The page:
With Japan coming ever more into focus with the Rugby World Cup and Tokyo Olympics in 2019 and 2020 respectively, we are pleased to introduce our new guest blogger, Koj, who is half Japanese and opened a Japanese restaurant and cocktail bar in Cheltenham that seeks to educate and entertain anyone who (mistakenly) believes that Japanese food is all about sushi..
Introducing Kojitate: the pedantic but informative column about Japanese food
Authentic is a word that gets bandied around glibly. Last month, So Thai, rated by Tripadvisor as the number one restaurant in Gloucester, made the news by replying to a review that expressed disappointment in the authenticity of Thai restaurants in the UK. The member was comparing them to “Sydney where Thai restaurants are great”.
My own favourite at Koj Cheltenham remains the disgruntled reviewer that recommended readers to go elsewhere “forauthentic Japanese tapas”. A culinary oxymoron, if ever I heard one.
There are thousands of anecdotes across TripAdvisor, but the one that takes the biscuit is The Shed at Dulwich (in South London, where I grew up). I’ve recently shared the documentary on our Facebook page. It’s the story of Oobah Butler, a freelance writer, being paid to write fake TripAdvisor reviews. Disillusioned by the ease at which he could make or break the reputation of a business, he decides to stage an elaborate prank in which the restaurant itself is fake. He verifies his listing with a pay as you go phone and some faked photographs then coordinates a campaign of positive reviews from his friends. Within weeks, he is turning away bookings from customers intrigued by this ‘weird’ but ‘homely’ restaurant where you eat outside. It is impossible to get a table. Literally, because it doesn’t exist but after seven months, The Shed hits the coveted number one spot on TripAdvisor, ahead of over 18,000 actual restaurants. Deciding to call time, Oobah executes the finale to the story by creating a culinary version of the Emperor’s New Clothes. He finally accepts bookings from real customers, leads them blindfolded down the scruffy lane to his garden shed, surrounds them with actors and feeds them powdered soup in a mug and lasagne ready meals, topped with ‘foraged’ micro cress. The customers rave about the food and say they’ll be back.
Back to real life. One customer remarked to me that our food was delicious, but not authentic. “Not authentic?” I asked.
“Well, there’s no sushi.” That’s the point. We don’t do sushi, because Japanese people don’t just eat sushi. In fact, they rarely eat sushi, compared to all the other things they eat. As a result, we have a lot of customers who don’t like sushi, or fish at all, for that matter. Many of them have never been to a Japanese restaurant because they have been conditioned to believe that a Japanese restaurant is a sushi restaurant.
“Well at least you liked the food. Have you been to Japan?” I asked, hoping to discuss his memories of yakitori, shabu shabu, sukiyaki or okonomiyaki. He had not. But he had opinions and beliefs about authenticity.
The ultimate authentic Japanese dining experience would presumably involve sitting in a restaurant in Japan, surrounded by Japanese customers, eating Japanese ingredients, cooked by Japanese chefs, served on Japanese plates by Japanese waiters. But then you probably wouldn’t call it authentic, because it would be tautologically unnecessary.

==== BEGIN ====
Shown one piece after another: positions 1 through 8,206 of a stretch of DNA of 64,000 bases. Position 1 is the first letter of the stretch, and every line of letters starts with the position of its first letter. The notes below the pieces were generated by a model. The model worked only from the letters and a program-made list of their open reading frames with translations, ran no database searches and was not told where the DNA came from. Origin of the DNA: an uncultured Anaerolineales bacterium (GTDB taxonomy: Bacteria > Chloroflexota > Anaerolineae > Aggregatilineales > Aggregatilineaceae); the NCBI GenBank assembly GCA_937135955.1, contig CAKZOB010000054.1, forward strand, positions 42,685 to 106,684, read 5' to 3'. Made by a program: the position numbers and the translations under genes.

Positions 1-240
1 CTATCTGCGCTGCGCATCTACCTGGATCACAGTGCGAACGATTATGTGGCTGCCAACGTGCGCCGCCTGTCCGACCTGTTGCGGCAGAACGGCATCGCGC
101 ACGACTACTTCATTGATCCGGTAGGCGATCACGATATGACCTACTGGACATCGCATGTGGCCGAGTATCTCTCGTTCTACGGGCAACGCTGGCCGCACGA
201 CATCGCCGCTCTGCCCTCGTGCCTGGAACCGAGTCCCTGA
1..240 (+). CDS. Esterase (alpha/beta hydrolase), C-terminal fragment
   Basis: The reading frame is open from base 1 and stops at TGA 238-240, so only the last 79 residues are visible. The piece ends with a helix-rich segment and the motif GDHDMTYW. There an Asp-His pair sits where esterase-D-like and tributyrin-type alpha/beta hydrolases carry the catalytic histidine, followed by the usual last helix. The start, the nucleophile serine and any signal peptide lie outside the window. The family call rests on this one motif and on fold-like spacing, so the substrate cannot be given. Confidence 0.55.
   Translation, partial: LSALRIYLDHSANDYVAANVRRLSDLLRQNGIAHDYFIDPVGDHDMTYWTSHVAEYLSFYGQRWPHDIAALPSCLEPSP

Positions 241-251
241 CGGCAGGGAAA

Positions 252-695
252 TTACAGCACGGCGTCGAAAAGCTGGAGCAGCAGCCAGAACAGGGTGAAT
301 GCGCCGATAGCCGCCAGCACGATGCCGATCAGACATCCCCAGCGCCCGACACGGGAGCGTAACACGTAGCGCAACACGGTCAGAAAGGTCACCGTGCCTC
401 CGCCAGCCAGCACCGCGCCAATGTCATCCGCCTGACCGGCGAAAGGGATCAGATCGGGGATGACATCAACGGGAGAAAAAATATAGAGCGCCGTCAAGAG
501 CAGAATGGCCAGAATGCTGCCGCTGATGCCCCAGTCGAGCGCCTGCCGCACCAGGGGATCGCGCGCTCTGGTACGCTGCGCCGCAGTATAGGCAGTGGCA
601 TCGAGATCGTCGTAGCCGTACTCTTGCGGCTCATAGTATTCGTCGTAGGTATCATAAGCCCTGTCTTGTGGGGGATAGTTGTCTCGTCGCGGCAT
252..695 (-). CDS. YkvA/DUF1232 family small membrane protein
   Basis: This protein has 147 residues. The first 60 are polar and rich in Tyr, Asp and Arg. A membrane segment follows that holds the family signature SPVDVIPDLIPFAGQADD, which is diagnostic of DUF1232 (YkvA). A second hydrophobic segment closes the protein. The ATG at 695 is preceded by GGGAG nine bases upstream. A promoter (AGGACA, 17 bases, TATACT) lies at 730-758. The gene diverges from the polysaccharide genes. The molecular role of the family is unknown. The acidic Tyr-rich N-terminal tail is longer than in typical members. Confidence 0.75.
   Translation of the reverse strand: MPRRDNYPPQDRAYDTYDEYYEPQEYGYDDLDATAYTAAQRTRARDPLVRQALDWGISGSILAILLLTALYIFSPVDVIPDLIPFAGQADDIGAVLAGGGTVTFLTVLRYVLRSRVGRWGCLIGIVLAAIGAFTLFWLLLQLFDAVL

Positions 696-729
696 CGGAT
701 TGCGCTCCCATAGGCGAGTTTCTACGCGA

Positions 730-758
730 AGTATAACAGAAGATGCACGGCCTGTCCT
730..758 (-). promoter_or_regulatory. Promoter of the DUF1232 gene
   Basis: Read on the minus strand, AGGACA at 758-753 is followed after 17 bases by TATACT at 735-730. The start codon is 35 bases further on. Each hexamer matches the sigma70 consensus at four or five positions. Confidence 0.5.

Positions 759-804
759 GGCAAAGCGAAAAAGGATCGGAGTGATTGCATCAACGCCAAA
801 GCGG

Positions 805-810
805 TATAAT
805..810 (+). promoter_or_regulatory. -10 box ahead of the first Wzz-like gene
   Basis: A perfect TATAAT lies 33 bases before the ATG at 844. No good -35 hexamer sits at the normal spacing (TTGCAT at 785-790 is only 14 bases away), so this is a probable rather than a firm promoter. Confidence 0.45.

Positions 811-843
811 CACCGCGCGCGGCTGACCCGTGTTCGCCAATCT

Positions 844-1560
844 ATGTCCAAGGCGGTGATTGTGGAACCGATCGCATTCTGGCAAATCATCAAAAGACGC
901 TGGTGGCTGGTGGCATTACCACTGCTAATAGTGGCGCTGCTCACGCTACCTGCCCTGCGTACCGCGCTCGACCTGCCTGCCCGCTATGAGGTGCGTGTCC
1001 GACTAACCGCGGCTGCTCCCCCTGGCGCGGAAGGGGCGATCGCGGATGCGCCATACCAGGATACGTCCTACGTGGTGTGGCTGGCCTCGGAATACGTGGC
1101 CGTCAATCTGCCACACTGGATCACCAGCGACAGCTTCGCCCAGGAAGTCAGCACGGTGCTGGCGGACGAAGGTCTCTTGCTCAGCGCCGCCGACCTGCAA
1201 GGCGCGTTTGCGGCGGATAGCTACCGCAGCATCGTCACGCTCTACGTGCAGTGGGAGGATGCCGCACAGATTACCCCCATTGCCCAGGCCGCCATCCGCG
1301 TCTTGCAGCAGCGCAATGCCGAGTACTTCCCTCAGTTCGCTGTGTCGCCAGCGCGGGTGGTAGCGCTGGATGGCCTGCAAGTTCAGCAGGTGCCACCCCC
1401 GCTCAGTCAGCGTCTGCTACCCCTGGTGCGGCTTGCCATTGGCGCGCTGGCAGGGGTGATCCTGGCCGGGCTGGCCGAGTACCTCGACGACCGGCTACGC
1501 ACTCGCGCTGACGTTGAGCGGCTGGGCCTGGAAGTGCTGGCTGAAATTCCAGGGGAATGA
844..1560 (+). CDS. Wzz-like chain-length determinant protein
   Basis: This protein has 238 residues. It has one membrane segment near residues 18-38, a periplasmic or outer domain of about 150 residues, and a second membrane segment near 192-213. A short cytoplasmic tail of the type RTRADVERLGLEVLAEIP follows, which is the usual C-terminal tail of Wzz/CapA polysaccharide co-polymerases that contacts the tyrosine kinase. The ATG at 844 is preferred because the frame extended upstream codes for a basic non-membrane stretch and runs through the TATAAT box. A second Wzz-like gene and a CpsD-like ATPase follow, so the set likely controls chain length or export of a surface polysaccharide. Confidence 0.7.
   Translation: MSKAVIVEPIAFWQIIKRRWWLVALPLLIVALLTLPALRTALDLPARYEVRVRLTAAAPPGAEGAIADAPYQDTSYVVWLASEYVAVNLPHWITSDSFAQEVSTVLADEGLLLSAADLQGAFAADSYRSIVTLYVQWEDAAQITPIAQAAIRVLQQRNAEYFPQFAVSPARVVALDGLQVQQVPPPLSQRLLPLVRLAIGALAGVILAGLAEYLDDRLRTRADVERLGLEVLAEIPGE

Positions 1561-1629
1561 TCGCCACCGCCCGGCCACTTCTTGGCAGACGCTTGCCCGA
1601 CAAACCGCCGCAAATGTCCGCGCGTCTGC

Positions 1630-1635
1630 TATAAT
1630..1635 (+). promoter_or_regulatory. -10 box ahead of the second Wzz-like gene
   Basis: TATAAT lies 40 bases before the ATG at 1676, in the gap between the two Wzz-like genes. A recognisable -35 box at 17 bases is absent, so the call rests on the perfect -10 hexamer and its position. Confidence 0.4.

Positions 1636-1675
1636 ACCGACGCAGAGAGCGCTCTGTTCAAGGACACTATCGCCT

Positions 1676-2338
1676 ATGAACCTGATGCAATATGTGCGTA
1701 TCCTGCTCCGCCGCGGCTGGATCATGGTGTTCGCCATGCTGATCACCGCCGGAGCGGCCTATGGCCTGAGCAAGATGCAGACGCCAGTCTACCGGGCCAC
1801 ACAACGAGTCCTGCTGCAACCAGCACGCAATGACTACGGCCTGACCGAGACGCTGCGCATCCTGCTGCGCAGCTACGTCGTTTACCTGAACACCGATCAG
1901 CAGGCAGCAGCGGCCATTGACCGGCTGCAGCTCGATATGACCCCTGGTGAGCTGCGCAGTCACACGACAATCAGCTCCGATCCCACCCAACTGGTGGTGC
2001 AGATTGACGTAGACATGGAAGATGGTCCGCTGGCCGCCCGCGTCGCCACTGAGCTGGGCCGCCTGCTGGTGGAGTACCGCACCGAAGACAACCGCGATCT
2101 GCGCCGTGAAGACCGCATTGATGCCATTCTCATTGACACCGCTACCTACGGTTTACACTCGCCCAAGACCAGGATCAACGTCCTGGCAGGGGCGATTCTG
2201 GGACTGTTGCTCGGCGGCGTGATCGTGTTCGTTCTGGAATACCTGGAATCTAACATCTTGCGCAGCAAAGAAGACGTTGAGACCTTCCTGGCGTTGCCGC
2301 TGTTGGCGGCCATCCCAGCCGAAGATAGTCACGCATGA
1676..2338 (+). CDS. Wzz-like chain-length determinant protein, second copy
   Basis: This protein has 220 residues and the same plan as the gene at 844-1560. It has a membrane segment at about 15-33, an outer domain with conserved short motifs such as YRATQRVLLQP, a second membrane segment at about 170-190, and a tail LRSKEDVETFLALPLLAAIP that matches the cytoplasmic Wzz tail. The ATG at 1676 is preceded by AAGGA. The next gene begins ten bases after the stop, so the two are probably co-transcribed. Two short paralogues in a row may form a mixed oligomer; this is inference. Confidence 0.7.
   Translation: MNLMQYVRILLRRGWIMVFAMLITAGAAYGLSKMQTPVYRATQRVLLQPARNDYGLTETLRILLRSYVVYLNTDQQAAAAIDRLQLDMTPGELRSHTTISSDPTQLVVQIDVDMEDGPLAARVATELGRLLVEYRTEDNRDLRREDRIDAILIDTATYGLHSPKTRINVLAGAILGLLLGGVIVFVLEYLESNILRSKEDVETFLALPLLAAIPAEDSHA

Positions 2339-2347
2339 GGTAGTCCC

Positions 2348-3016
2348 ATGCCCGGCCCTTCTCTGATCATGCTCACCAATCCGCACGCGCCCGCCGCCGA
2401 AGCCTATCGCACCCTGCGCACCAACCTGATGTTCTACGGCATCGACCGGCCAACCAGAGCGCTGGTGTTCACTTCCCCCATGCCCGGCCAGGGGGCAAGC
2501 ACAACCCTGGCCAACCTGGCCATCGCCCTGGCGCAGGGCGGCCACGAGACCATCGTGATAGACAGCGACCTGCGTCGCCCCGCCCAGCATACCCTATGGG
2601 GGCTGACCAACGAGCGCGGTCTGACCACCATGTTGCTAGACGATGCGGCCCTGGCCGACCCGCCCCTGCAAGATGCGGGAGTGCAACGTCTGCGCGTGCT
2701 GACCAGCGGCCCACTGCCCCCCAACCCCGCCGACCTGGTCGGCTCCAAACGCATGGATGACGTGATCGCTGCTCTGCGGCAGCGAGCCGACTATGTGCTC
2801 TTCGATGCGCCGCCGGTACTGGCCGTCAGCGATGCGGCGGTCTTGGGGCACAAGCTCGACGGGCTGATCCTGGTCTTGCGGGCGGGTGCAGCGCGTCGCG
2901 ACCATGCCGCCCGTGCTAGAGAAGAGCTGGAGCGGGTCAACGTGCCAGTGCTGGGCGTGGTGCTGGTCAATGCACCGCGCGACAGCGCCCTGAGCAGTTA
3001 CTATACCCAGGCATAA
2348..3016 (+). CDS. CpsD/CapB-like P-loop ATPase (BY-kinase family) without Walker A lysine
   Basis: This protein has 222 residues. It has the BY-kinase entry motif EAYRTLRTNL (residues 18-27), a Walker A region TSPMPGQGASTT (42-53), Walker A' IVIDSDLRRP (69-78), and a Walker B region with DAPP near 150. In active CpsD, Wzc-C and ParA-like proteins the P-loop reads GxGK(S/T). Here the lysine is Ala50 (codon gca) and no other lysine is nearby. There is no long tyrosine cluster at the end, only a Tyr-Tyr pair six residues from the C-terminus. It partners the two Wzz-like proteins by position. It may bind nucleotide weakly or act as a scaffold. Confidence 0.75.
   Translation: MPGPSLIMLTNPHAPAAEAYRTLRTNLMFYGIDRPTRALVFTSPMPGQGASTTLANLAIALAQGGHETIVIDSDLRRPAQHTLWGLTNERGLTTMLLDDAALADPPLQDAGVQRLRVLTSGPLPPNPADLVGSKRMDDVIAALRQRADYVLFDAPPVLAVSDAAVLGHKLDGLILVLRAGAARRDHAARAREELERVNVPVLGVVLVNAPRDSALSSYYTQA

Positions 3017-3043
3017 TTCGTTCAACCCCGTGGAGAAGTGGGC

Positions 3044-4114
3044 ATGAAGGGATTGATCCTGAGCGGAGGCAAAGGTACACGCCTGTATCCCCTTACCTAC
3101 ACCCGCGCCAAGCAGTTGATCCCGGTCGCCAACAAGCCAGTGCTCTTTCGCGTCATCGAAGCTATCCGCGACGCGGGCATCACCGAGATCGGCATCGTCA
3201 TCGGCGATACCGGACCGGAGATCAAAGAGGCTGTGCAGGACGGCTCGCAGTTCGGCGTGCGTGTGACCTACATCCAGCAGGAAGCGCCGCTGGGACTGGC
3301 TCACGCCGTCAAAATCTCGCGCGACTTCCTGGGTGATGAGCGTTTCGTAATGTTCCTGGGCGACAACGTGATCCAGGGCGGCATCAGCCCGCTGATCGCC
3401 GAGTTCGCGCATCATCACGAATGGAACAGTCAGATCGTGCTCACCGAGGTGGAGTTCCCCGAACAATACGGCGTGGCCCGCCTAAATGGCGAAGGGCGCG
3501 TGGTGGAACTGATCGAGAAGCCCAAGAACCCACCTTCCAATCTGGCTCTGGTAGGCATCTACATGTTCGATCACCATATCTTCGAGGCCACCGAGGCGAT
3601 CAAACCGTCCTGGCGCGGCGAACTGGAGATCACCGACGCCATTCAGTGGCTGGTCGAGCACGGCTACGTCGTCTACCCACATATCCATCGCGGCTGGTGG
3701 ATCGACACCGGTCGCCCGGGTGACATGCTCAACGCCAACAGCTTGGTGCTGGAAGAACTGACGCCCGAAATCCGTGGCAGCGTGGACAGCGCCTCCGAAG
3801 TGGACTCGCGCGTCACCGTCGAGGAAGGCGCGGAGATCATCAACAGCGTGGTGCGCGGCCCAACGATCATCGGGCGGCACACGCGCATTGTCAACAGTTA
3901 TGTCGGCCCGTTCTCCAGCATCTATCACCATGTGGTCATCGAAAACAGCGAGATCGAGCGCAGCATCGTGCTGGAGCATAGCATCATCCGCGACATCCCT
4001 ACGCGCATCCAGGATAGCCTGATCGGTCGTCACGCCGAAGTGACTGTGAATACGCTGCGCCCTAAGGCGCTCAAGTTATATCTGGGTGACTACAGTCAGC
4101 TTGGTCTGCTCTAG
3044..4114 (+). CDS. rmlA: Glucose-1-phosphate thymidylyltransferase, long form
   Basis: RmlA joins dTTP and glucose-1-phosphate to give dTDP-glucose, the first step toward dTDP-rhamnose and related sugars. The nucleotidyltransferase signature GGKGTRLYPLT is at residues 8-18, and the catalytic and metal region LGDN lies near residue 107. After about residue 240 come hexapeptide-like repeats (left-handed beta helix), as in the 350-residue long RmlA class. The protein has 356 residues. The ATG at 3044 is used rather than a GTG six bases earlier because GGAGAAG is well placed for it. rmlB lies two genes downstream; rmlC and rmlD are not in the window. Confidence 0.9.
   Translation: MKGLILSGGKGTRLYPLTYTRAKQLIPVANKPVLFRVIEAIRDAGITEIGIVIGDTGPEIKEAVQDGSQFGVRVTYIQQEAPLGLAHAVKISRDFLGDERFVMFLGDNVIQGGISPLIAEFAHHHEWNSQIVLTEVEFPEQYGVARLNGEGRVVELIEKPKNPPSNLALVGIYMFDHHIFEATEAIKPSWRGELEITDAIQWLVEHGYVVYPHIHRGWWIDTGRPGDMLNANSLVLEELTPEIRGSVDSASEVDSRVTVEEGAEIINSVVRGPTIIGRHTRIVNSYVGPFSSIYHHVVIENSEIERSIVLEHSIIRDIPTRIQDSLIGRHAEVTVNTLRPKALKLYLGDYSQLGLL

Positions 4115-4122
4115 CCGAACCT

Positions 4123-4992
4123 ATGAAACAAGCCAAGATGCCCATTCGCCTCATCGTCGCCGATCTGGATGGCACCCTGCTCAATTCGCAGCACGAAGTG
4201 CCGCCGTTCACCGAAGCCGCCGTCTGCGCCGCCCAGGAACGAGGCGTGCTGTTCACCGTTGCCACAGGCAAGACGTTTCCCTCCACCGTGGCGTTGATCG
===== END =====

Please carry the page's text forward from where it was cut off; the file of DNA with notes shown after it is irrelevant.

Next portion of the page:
So what hope for Japanese restaurants in the UK? Or Thai, or any other cuisine which is judged on authenticity? What does authentic even mean? Does it mean that the ingredients are imported, often frozen, rather than bought locally? Or is it authentic to adopt a Japanese ethos of celebrating the food produced by the seasons? Does having a Japanese chef make it more authentic? If so, I’m pretty sure that Jamie’s Italian restaurants have a pretty good chance of being authentically Eastern European. Does authentic mean that the dishes are cooked according to recipes published by an accepted authority on Japanese cuisine (like Shizuo Tsuji), without being bastardised by fusion or deconstruction?
One customer recently advised us that our ramen toppings were incorrect. He had been to Japan. We smiled and nodded politely because lunch service wasn’t the time or place for the debate. I didn’t realise there was a ramen rule book. That somewhere along the line, someone decided that enough was enough. That this peasant dish of carbohydrates, soup and scraps that originated in China had spent long enough in the Japanese development kitchen and could now be officially branded as a national dish called Ramen with toppings sanctioned by the Official Ramen Society of Japan (if such a society actually exists, I’m just making a point). For the record, most food historians reckon that ramen became popular in Japan around a century ago, after the first world war. As each kitchen tried variations depending on local and cheap ingredients, different versions evolved. Skip forward a century and Hakata is known for its pork broth, Hokkaido for its miso broth and Tokyo for its soy dashi broth.
How can any bowl of ramen be authentic? It may look and taste like one served at a ramen restaurant somewhere in Japan. Some might even argue that ramen isn’t even Japanese, at least not until it has a few more generations under its belt. Likewise, how can any Japanese restaurant in the UK be authentic? There are all sorts of restaurants in Japan. How can any restaurant in the UK claim to embody the authentic spirit of Japanese restaurants, all under one roof, by playing the culinary version of Japan’s Greatest Hits on repeat?
Next time on Kojitate #2 - The meaning of katsu
Why this ready meal might not be “authentic